I soldiered on (it wasn’t difficult), washing down each dish with a mouthful or two of the entry-level 2015 Sancerre Blanc Chavignol from Domaine Delaporte, poured by head sommelier Stefan Kobold who did a great job looking after a huge number of diners on a very busy evening. I chose this wine from a list which has quite a ‘natural’ feel to it. It is very broad in terms of choice, but focusing on the Loire Valley (where I go to understand a list, and usually where I drink as well) it featured Domaine Le Briseau, Domaine de Bellevue, Jean-Pierre Robinot, Les Vignes Herbel, Nicolas Joly and Château de Fosse Sèche, all very methods-driven domaines. More attractive options included the wines of Richard Leroy, Damien Laureau, Jonathan Pabiot and Didier Dagueneau, so there were plenty of good choices even for a Loire fusspot like myself.
Next up it was back to fish, with a very nicely cooked roast cod, served with confit potato, samphire and sun-dried tomato. I love the notion of samphire, but it can be too salty, and occasionally resembles the offspring of an unorthodox mating between a pine needle and a razor blade. Happily neither description could be applied here. Alongside, chargrilled carrots with burnt aubergine, miso and walnut pesto added another flavour dimension to the evening. And this would have been enough, but then we recalled ordering the Ibérico pork loin with apricot and beetroot, which turned out to be a very wise thing to do. This had incredible intensity of flavour, but a fabulous texture too, crisp around the edges, relaxed and tender within, and it really was one of the culinary highlights of 2016. It was worthy of a picture, at any rate (above).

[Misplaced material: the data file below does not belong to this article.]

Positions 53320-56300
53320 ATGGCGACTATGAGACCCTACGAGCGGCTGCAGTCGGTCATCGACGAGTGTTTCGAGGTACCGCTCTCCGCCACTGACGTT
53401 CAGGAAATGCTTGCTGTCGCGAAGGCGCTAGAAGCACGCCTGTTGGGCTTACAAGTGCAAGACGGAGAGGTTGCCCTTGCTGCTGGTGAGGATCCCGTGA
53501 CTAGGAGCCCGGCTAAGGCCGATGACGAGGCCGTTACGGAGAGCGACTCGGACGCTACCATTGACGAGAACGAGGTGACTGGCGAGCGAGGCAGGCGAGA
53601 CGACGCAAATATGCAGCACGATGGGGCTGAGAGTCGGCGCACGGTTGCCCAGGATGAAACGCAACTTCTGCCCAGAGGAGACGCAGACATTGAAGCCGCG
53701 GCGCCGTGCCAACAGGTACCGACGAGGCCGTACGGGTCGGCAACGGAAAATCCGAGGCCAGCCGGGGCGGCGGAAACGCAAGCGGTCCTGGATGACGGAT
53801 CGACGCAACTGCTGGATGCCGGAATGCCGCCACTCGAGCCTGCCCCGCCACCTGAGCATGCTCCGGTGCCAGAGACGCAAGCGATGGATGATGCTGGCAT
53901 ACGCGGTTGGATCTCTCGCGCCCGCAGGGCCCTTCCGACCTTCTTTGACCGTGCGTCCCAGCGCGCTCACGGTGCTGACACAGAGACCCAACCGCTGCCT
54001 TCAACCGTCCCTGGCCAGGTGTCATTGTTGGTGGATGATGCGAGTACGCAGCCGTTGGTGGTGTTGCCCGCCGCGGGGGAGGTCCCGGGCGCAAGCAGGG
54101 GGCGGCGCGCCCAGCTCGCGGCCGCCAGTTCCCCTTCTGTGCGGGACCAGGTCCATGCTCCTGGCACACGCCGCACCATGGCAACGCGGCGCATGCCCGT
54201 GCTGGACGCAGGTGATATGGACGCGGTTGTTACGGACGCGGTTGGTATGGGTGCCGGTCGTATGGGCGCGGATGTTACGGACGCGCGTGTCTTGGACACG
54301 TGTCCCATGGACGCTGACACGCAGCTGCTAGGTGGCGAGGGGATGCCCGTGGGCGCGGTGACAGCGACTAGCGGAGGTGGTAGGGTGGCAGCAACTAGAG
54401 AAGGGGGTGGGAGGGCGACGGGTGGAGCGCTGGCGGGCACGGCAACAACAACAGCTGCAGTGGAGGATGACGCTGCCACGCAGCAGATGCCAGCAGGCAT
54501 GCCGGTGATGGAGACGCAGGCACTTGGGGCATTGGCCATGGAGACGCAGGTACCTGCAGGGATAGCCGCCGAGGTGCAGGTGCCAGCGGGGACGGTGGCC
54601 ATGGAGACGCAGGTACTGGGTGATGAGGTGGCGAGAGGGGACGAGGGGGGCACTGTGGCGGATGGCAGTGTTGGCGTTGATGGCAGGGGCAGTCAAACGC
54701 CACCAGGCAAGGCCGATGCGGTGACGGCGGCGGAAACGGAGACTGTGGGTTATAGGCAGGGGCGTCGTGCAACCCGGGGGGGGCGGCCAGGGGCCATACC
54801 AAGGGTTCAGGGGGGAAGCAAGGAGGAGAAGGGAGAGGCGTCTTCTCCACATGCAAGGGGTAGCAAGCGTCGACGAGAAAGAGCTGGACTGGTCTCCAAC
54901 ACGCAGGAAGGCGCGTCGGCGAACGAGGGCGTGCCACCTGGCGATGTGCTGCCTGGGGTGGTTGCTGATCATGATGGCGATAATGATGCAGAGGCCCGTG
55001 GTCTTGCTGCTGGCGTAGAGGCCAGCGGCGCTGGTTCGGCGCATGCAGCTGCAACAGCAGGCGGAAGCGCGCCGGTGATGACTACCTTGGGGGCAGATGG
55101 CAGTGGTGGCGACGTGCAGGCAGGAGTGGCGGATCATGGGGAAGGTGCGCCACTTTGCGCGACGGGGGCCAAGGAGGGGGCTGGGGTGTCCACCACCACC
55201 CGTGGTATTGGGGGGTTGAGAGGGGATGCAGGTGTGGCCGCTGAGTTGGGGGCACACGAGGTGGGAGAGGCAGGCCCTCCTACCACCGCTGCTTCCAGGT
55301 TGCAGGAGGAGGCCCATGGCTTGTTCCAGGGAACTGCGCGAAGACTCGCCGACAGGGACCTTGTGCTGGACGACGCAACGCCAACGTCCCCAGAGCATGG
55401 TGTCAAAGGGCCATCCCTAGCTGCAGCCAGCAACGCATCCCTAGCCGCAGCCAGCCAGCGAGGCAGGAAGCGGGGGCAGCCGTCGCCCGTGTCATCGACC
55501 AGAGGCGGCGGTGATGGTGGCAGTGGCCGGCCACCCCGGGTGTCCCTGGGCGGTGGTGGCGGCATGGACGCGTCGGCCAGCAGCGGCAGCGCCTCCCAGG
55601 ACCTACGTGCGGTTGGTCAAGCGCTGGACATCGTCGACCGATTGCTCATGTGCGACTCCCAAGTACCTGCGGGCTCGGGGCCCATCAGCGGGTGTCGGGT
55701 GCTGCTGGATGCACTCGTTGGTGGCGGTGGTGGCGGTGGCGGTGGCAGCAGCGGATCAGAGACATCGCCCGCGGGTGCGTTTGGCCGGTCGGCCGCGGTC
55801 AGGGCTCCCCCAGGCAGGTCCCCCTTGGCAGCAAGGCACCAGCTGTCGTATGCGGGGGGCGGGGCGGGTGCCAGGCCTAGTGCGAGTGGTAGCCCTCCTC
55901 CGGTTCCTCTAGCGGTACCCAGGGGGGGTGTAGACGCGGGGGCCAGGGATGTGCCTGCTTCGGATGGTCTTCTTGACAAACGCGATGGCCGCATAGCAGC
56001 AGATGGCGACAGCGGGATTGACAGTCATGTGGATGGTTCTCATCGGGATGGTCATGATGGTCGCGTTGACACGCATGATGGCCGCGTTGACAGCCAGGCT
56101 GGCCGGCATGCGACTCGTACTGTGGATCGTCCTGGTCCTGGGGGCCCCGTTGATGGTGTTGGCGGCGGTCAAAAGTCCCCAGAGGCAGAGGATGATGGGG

The days of Pete’s chip butties are long behind me (well, that’s the official line anyway) as it seems are the days of chasing bank notes down the street. But I will happily give up both for an evening at Social Wine & Tapas, which unexpectedly turned out to be the highpoint of a weekend of dining and drinking in London. In truth I think I would give them both up just for another mouthful of that exquisite and melting Ibérico pork.
Prices: Individual tapas range in price from £2.25 for sourdough bread up to less than £10 in the vast majority of cases. A few meat tapas, such as the Ibérico pork (£17.50) or Cumbrian lamp rump (£14) go higher, but these are the exception rather than the rule. The 2015 Vincent Delaporte Sancerre was £49, which was probably the best value on the entire list. (26/11/16)